The Truth About Canadian Health Care
Each night on radio I get calls from Canadians telling me how happy they are with their system. And I get the occasional call from a naysayer saying Canadians rush to the US for care because they don’t have enough MRI machines. Of course, we forget that whatever Canada’s shortcomings, we have enough of our own. The Seattle Times examines some of the truths and myths here.
Canadian Emily Whitehead and an American friend had babies years ago, then compared notes.
The friend, who lives in Michigan, was in the hospital two or three days. Her bill: more than $3,000.
Whitehead, a diabetic, and her premature infant were hospitalized two months. The bill: $16.95, for TV and a long-distance call.
Today, Whitehead is battling cancer, but the Ontario government is paying for all her hospital stays and doctor visits.
“When you consider the cost between the U.S. and Canada, there is no comparison,” said her husband, Dennis. “People who go to the hospital here don’t face financial ruin.”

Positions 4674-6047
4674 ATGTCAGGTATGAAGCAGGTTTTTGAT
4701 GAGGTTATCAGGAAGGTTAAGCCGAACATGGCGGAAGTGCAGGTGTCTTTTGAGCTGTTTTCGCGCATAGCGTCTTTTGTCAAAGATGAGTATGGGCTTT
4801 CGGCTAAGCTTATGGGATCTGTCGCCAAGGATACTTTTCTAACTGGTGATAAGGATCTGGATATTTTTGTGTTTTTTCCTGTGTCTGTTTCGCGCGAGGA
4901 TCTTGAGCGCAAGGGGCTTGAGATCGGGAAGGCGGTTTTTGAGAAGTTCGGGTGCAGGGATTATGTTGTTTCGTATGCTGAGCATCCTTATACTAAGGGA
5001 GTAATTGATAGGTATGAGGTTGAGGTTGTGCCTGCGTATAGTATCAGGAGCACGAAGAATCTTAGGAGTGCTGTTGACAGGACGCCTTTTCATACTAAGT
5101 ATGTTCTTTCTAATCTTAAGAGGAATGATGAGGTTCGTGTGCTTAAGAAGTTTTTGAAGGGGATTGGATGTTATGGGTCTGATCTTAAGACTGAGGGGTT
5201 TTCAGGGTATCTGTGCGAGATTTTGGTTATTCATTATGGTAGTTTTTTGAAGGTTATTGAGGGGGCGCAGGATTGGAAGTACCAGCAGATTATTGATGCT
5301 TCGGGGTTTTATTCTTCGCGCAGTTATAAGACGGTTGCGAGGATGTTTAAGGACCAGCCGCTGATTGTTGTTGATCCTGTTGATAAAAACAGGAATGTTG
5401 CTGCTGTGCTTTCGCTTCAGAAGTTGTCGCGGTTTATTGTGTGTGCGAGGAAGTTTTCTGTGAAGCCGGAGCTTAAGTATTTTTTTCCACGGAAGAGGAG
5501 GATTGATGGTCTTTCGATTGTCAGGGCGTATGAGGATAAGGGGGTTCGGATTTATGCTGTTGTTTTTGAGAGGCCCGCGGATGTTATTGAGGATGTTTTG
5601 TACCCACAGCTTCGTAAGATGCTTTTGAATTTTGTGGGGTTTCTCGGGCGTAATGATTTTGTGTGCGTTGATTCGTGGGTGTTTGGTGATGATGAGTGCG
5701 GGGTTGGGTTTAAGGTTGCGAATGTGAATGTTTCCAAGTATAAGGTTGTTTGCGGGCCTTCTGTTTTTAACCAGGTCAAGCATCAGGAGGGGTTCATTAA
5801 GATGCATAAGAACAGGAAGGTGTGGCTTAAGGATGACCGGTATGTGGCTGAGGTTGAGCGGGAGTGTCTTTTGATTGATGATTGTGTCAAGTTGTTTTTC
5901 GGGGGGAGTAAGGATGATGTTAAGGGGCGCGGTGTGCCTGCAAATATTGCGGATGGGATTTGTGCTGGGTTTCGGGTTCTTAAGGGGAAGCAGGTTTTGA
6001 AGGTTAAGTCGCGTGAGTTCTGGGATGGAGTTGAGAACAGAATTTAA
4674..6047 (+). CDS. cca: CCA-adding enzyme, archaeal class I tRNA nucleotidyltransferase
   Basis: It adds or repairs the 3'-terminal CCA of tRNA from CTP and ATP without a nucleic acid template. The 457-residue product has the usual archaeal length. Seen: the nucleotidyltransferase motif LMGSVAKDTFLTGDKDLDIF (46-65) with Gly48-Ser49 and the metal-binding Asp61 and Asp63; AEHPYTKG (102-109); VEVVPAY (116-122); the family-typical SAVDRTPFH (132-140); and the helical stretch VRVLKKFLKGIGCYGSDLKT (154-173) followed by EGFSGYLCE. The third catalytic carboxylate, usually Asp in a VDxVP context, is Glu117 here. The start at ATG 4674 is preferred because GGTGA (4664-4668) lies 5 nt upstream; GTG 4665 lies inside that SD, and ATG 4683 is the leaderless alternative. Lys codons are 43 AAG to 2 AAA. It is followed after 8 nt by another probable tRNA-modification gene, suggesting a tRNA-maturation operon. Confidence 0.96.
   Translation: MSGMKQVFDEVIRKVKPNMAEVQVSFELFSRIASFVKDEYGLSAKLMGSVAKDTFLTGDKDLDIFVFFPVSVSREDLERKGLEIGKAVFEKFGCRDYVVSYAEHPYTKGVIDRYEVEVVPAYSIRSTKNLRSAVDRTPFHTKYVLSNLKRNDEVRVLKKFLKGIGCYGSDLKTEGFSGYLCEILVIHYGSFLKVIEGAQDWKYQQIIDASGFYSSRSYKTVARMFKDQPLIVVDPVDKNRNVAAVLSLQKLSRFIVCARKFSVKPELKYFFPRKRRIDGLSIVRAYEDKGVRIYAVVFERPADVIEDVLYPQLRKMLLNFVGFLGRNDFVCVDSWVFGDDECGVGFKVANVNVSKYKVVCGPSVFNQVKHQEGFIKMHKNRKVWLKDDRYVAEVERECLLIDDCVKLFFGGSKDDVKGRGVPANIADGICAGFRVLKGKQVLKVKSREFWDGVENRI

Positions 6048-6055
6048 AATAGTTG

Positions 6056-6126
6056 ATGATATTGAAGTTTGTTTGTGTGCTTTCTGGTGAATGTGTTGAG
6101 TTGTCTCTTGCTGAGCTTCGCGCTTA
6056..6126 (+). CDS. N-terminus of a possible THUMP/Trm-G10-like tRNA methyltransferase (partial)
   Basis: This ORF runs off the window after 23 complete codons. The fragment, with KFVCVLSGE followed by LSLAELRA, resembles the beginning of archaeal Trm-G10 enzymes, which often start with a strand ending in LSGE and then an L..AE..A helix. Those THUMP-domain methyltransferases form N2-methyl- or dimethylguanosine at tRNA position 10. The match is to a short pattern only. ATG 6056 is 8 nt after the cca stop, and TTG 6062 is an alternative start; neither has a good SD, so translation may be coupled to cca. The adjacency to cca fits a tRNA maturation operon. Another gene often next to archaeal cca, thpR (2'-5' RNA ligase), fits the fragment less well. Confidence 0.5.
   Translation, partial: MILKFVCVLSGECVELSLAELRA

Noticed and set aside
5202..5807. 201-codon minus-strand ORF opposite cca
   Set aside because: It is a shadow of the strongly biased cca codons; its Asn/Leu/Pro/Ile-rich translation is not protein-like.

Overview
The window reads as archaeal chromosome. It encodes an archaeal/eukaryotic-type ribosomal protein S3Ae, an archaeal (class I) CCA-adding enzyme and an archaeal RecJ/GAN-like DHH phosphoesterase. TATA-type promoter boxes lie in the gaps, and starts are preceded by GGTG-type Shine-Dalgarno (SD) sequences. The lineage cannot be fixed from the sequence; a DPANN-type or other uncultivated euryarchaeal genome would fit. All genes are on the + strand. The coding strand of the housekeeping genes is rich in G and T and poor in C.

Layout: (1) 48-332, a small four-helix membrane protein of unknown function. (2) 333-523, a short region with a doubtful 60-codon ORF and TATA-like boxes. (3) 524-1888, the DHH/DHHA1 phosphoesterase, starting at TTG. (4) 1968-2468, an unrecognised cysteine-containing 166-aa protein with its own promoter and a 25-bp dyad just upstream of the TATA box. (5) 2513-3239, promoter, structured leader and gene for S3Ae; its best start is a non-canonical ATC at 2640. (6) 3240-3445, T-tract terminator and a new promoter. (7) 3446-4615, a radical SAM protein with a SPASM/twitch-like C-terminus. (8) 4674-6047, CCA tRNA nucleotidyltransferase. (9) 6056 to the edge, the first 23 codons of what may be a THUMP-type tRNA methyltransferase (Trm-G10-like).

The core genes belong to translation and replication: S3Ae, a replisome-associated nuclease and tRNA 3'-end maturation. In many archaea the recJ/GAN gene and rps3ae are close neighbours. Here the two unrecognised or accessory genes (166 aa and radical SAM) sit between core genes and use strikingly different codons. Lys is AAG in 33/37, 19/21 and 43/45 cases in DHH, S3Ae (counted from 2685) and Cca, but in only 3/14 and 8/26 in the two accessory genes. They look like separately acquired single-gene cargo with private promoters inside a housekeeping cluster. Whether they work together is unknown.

Health care costs account for, in part at least, 62% of US personal bankruptcy filings. And Canadians and residents of 28 other countries live longer than those in the US. And here’s where Canada has us beat:
…every Canadian who needs care gets it, and the single-payer-system doctors bill one payer. The government also is inherently more efficient than the U.S. system, in which payment might come from Medicare, Medicaid or private insurance plans, none of which covers exactly the same services or pays exactly the same amounts.
Here’s how payment works:
Hospitals are nonprofits that are funded mostly by the government but must raise the rest themselves. Windsor’s two hospitals have spruced up rooms by charging businesses $50,000 for naming rights. Patients might be in a room with “Devonshire Mall” or “CKLW Radio” over the door.
Here’s why it’s not socialism:
In a true socialized system such as Britain’s, doctors work for the government. Most Canadian doctors work for themselves or in groups.
Nor has universal coverage driven private insurers out of business. Two-thirds of Canadians have supplemental insurance for dental work, eye care, prescription drugs and private hospital rooms.
Speed of care is faster in America for some services. That is, unless you lost your job and have no insurance. And, just like Canada, it takes longer to get to see the most popular doctors.
And here’s the bottom line:
“What’s right about our system is that we have a single-payer system that’s dramatically reduced costs and provided universal coverage,” said Dr. Michael Rachlis, one of Canada’s top health-care experts. “Americans have ideological blinders about 4,000 miles tall and cannot see that something with the word ‘government’ in it could be more efficient than something without government in it.”